How To Map a Local Windows Folder to a Drive Letter

Dave Drager 08-04-2008

Why would you want to map a folder to a drive letter? Maybe some folder you work with constantly is hidden under a convoluted folder structure, like:

    ‘U:\Data\User Files\Shared\Clients\VIPClient\Pensky File\Project 232\’

Wouldn’t it be easier to refer to it as: R:\ ?

This is pretty common to do with network locations under Tools -> Map Network Drive. However I didn’t know of a way to do this with local folders until recently. You can either do it via command line or use a simple program known as Visual Subst.

(1) Using “subst” command

Under Windows, there is a legacy dos command named “subst”:

C:\>subst /?
Associates a path with a drive letter.

SUBST [drive1: [drive2:]path]
SUBST drive1: /D

drive1: Specifies a virtual drive to which you want to assign a path.
[drive2:]path Specifies a physical drive and path you want to assign to
a virtual drive.
/D Deletes a substituted (virtual) drive.

Type SUBST with no parameters to display a list of current virtual drives.


(2) Visual Subst


Fortunately there is an easier way to utilize this command than having to remember the command line every time you want to use your files. The free windows program Visual Subst will manage these drives for you.


This program will not only allow you to create these ‘Virtual Drives’ but will also set them up on reboot.

From their site, download the installer if you plan on having it apply the virtual drives on startup. That way, it will install a start menu link for you and give you ready access to all virtual drives.

For anyone who works with a long folder name constantly, you will find that this really helps out when you are dealing with anything that needs to access these folders a lot!

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  1. Tom Burke
    October 27, 2016 at 1:08 am

    The title of your article is how to map a folder to a drive letter, but you are doing the exact opposite. You are mapping a drive letter to a folder. I would like to map a folder to a drive letter such as mapping "d:\Data\Test" to the J:\ drive. So whenever you go to d:\Data\Test, you will see the contents of J:\.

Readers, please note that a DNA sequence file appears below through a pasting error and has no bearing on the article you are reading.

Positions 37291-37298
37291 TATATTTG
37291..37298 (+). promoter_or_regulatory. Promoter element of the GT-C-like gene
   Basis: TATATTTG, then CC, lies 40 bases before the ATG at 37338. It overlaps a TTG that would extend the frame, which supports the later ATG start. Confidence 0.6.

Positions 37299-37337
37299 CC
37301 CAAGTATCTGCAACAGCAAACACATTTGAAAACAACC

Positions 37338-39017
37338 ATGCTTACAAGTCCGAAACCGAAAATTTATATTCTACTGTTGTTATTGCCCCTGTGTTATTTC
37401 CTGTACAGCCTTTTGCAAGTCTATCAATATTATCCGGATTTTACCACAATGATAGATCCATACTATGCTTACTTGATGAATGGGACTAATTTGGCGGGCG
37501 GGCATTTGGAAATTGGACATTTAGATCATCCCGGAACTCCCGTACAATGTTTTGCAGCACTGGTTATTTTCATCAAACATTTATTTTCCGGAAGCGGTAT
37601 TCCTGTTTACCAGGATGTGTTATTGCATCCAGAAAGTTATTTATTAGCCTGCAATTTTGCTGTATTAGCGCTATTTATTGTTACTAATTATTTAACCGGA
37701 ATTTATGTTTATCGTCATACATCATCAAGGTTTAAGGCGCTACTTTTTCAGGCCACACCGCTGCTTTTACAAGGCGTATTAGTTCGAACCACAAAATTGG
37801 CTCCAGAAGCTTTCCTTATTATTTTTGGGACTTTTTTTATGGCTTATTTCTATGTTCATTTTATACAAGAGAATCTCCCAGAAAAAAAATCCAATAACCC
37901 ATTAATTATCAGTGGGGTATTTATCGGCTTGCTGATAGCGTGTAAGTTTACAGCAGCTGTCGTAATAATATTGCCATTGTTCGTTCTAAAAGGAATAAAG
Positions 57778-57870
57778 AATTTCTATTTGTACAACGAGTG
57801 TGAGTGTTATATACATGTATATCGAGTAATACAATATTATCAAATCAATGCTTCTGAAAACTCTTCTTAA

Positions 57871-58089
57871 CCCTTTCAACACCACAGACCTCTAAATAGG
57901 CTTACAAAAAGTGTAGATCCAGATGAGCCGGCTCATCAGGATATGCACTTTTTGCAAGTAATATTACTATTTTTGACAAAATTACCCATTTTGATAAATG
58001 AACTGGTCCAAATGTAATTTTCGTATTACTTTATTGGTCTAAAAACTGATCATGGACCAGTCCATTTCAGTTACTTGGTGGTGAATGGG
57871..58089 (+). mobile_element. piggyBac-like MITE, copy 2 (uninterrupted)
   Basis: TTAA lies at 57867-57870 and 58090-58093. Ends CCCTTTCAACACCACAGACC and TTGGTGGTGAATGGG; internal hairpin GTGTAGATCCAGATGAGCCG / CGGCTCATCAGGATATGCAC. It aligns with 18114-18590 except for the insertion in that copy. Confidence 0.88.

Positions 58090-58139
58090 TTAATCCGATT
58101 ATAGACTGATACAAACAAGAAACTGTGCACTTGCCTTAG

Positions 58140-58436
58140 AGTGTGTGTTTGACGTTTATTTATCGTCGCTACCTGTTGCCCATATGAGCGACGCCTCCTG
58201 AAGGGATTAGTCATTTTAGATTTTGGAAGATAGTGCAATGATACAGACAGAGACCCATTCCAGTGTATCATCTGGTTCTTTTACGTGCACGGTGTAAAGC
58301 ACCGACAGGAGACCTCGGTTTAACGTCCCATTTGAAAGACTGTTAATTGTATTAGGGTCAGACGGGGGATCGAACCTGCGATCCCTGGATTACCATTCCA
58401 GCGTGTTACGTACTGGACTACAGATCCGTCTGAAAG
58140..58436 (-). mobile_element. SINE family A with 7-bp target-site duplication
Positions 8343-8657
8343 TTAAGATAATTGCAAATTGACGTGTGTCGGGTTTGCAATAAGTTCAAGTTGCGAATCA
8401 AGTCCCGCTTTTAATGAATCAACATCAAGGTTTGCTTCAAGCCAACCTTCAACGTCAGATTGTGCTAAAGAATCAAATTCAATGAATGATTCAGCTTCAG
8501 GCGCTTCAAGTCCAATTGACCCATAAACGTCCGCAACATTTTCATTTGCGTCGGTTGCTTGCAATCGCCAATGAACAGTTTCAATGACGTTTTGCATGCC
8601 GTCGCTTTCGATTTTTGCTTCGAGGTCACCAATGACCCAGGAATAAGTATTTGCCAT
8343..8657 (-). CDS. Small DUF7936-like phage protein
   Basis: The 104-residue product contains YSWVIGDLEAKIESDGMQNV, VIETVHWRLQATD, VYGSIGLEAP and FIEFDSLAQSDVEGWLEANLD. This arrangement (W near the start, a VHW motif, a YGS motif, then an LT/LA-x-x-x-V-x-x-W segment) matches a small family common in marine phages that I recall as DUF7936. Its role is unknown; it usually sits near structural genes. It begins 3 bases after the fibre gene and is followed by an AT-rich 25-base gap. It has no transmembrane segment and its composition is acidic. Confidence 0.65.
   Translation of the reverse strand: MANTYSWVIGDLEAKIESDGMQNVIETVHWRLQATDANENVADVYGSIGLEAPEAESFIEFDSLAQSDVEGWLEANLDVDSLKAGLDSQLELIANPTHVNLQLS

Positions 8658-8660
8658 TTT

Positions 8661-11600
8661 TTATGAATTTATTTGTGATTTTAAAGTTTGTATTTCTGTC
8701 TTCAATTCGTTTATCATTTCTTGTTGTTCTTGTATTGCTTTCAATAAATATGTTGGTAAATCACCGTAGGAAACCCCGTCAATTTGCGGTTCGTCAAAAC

• DJ Scruff
      December 15, 2016 at 3:55 am

      This can be done from the Disk Management tool in windows. It's actually referred to as "Mounting a drive in a folder."

      Here's how:
      1. Open the Disk Managment tool from the Control Panel.
      2. Right-click your chosen drive and choose "Change Drive Letter and Paths..."
      3. Push the "Add" button.
      4. Choose "Mount in the following empty NFTS folder:" then browse to the folder you want to mount the drive to. Press OK, then press OK again.


  2. Niki Kidman
    September 9, 2016 at 5:44 am

    The most easiest way of hiding privacy is by means of apps. Take a look on LEO Privacy in the Android Market.
    It is the most advanced tool to manage your secrets and also photos of your documents.

  3. JanHgm MakeUseOff
    April 16, 2015 at 11:28 am

    Dashes got lost.

    Registery map

    In this map one sees a lot of other bootups.
    Good opportunity to learn what others stuff is started with boot up too.
    If you delete or invalid one of the other command lines it won't boot any longer.

  4. JanHgm MakeUseOff
    April 16, 2015 at 11:17 am

    little late reply but one can do this without any additional utils

    Just add the fully qualified substitute command
    .... your windows ... subst.exe [VirtualDriveletter]: [RealDriveLetter]:[YourPath]


    as command line in registery map:

  5. MAX
    March 16, 2009 at 6:27 am

    100% working.....

  6. Dariush
    May 30, 2008 at 7:34 am

    Visual Subst is good, but i have got problem what this program can`t handle. I want do map memory from my phone (nokia) to recover deleted data. Every recovering programs need path started from drive letter (c:/). But the only way to acces to phone memory is from Nokie Phone Browser. I can generate universal path from windows (::{20D04FE0-3AEA-1069-A2D8-08002B30309D}\::{416651E4-9C3C-11D9-8BDE-F66BAD1E3F3A}\35206102093779\C:\) but this path isnt good for mapping programs.
    Is there any other path to phone memory?? or any other program to recover data from this type of places ??

  7. STEVE
    May 2, 2008 at 2:19 pm

    This looks like EXACTLY what I need.
    But I also need help.
    My windows XP crashed and seems to be unasvable. So I hooked up another hard drive w/ working XP, to boot from. but all my stuff is on the original (now slave)drive and hard to access. How can I use this program to remedy this immediate inconvenience?

  8. Ben
    April 9, 2008 at 5:21 pm

    Still seems easier to use shortcuts..

    • Aibek
      April 10, 2008 at 7:14 am

      Drive icons look prettier. :-)

  9. bob
    April 9, 2008 at 12:18 pm

    It isn't that hard to remembert "subst", now is it?
    And also, when you said the 'Visual Subst' mapped them again at reboot, were you implying that 'subst' itself did not?
    It is just that I don't want to have to download and install yet another app, if I know windows had it built in!